Air Force Security Failed a Takeover Drill at a Nuclear Silo

Future Tense
The Citizen's Guide to the Future
May 22 2014 4:21 PM

Air Force Security Failed a Takeover Drill at a Nuclear Silo

Mal-afb-2009
Malmstrom Air Force Base in Montana

Photo by U.S. Air Force via Wikimedia Commons

There are always concerns about the safety and maintenance of nuclear missiles, but unless you work at one, it’s kind of hard to evaluate what’s going on in those silos. Last summer the 341st Missile Wing at Malmstrom Air Force Base in Montana publicly acknowledged that it had failed a hostile takeover drill. But only now, through a Freedom of Information Act request filed by the Associated Press, is there more information about the incident, which the Air Force called a “critical deficiency.” Good to know, right?

During the “Empty Quiver” scenario—in which a nuclear missile is missing, lost, or stolen—security forces on the base responded to a (simulated) takeover in which one of the base’s 450 Minuteman 3 missiles was taken. With its FOIA request, the AP was looking to understand why the base’s security had had an “inability to effectively respond to a recapture scenario.”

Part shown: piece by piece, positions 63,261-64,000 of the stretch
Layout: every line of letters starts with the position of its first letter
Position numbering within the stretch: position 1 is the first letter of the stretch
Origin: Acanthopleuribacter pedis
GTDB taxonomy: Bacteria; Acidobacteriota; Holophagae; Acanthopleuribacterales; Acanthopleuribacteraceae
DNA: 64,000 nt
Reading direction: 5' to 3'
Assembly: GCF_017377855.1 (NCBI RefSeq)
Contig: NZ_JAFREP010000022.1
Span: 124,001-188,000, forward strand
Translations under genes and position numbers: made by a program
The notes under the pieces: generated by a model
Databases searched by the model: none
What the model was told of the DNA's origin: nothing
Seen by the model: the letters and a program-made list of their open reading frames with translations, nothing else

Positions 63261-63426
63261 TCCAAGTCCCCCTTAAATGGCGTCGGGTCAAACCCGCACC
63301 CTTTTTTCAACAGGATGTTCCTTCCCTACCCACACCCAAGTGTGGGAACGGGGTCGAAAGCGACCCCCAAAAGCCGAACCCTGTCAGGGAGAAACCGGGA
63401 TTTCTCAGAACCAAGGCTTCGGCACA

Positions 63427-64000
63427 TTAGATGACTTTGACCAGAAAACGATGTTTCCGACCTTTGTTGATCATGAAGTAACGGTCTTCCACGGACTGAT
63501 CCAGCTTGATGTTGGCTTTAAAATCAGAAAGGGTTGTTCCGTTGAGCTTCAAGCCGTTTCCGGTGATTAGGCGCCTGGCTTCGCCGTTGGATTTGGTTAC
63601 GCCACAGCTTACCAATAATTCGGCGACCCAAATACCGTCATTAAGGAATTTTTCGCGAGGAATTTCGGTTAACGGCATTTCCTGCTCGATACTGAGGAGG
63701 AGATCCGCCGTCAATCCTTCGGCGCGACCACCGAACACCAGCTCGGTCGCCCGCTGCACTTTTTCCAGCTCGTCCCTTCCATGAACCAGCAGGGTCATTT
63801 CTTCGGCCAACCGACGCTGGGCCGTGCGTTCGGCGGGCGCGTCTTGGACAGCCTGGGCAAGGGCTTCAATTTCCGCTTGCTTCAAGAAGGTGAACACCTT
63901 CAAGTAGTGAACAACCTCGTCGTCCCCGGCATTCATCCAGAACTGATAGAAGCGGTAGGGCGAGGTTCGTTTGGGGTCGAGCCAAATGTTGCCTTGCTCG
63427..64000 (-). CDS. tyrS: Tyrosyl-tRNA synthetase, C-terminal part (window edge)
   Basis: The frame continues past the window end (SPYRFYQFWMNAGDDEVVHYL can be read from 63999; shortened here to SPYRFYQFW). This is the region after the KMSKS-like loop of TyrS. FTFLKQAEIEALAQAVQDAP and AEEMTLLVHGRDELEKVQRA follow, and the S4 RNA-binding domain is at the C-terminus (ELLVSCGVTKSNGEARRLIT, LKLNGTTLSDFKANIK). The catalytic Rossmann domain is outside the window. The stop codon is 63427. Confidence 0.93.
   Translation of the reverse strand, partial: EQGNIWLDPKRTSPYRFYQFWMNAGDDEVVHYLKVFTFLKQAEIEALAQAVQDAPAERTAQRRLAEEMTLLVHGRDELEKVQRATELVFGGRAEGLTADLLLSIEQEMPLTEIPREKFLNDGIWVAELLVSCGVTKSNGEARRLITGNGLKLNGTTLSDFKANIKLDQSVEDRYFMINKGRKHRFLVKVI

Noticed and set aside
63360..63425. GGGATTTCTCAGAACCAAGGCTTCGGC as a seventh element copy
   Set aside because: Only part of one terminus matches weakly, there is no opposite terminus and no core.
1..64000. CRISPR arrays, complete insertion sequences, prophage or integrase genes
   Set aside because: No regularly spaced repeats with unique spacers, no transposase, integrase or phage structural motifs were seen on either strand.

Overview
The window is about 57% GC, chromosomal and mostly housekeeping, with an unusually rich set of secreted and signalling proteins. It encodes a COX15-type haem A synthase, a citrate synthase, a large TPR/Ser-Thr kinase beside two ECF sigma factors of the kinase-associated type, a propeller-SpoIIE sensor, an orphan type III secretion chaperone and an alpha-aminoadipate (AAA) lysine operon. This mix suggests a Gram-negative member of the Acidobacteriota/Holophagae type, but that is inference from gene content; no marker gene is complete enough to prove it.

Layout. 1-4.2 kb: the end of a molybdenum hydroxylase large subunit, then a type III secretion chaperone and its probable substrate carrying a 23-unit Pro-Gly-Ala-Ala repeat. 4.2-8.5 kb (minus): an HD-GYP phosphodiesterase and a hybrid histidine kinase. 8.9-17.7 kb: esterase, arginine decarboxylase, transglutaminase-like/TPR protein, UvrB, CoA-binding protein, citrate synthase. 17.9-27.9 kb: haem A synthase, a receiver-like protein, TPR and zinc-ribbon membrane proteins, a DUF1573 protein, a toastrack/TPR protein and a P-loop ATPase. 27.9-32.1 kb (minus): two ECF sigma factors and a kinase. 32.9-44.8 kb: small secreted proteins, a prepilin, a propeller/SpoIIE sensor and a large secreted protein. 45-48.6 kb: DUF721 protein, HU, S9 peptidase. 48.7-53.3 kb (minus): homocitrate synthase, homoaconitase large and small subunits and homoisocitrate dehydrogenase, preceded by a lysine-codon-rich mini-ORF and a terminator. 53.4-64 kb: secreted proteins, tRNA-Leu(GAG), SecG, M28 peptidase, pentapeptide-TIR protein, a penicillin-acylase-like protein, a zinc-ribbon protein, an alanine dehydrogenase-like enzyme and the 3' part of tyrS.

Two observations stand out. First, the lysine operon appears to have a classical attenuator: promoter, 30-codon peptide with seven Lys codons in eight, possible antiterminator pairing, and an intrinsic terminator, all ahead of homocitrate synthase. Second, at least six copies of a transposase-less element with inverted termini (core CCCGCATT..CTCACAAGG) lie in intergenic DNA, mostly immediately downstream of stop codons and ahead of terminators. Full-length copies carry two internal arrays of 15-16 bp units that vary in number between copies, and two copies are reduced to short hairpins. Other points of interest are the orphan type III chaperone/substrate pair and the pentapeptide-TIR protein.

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[The documents] said insufficient training was at the heart of the problem, beginning with a lack of familiarity among the security forces with "complex scenario" exercises. It also cited unspecified shortcomings in "leadership culture" and a lack of standardized simulations not only at Malmstrom but throughout the nuclear missile corps.
Among the corrective measures cited in the report: Arrange to hold recapture exercises at one launch silo among the 50 silos in each of the 341st's three Minuteman squadrons, using "realistic, varied, simple-to-complex" scenarios based on what the Pentagon calls its "local nuclear security threat capabilities assessment." Also, the Air Force is taking steps to more closely track lessons learned from each "recapture" exercise.

The commander of the 341st Missile Wing at the time of the failed exercise, Col. Robert Stanley, fired the officer in charge of security. But Stanley himself was later forced to resign amid a scandal related to hundreds of missile officers cheating on exams, as 60 Minutes recently chronicled. Stanley maintained, though, that his officers had failed the drill by only a few seconds and that it was presented in a different way than usual.

The AP also points out that at least two launch officers from the 341st Missile Wing are currently being investigated for alleged illegal drug use/possession.

Even with the documents from its FOIA in hand, spokespeople for Air Force Global Strike Command still wouldn’t comment to the AP. But the documents do show that when the drill was repeated in October 2013, it was completed successfully. That’s reassuring, I suppose?

Future Tense is a partnership of SlateNew America, and Arizona State University.

Lily Hay Newman is lead blogger for Future Tense.

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